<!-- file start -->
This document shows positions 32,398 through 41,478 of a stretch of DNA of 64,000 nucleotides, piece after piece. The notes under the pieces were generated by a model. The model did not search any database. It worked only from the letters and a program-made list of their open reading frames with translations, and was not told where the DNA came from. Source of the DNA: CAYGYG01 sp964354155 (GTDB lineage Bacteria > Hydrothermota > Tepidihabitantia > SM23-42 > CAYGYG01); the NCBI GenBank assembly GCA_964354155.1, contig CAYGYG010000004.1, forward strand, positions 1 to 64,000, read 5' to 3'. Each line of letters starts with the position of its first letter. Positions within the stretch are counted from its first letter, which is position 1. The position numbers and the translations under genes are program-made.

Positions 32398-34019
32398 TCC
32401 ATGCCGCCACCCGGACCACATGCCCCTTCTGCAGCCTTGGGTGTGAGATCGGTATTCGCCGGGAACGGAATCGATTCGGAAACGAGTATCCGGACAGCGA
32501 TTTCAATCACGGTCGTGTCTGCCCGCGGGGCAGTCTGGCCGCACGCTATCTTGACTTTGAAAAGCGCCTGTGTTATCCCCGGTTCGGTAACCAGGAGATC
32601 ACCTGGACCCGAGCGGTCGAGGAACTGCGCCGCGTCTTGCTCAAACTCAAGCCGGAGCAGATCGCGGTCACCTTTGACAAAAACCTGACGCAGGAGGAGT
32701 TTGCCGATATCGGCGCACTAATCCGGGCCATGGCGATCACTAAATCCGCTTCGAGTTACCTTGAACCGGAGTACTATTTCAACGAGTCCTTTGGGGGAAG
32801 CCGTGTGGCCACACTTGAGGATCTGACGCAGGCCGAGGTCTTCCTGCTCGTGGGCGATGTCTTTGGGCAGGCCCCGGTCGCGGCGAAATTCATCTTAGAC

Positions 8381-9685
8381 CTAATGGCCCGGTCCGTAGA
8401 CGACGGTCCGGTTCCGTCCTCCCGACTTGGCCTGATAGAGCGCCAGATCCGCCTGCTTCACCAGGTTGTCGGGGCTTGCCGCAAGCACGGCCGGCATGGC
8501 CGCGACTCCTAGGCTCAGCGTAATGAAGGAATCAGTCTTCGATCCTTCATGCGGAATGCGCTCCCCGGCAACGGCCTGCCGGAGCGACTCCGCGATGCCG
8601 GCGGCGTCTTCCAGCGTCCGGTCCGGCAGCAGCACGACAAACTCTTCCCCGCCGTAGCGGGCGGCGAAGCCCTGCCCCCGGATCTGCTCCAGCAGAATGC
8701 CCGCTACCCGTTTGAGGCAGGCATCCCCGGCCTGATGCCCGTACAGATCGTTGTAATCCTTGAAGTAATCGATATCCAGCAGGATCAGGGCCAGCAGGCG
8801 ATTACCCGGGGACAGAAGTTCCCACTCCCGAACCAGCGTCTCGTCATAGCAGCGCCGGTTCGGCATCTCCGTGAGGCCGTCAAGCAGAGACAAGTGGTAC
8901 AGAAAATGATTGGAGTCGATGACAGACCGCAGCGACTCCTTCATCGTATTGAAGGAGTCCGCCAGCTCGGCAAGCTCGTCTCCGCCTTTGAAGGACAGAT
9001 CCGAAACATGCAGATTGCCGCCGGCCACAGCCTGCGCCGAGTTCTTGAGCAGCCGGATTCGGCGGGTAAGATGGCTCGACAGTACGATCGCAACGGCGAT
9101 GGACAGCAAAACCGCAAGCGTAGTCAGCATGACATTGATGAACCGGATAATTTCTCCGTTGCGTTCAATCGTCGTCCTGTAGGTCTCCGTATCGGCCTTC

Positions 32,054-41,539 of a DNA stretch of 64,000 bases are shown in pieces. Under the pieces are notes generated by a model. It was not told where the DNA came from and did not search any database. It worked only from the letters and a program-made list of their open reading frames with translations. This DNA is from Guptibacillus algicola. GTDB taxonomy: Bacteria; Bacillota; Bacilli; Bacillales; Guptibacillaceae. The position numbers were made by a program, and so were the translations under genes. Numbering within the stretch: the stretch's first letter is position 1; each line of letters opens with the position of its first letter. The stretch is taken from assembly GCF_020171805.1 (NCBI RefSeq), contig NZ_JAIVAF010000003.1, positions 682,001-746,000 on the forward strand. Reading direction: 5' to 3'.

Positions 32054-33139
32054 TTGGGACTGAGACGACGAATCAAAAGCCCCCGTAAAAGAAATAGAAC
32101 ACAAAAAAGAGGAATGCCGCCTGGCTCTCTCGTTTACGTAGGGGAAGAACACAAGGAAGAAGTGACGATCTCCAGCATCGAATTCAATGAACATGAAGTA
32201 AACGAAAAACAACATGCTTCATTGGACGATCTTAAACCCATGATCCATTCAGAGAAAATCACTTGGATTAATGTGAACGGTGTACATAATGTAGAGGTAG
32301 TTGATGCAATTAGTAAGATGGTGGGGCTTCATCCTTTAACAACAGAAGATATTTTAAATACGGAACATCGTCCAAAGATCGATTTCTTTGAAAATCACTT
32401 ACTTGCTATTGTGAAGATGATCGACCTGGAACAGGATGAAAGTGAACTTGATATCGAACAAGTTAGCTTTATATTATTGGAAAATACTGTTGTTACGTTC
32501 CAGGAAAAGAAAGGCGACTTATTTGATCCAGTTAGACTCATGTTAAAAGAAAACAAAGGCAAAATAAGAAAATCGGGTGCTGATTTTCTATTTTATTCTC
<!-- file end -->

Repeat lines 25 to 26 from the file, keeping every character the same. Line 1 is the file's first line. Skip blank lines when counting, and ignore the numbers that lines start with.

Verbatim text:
32401 ACTTGCTATTGTGAAGATGATCGACCTGGAACAGGATGAAAGTGAACTTGATATCGAACAAGTTAGCTTTATATTATTGGAAAATACTGTTGTTACGTTC
32501 CAGGAAAAGAAAGGCGACTTATTTGATCCAGTTAGACTCATGTTAAAAGAAAACAAAGGCAAAATAAGAAAATCGGGTGCTGATTTTCTATTTTATTCTC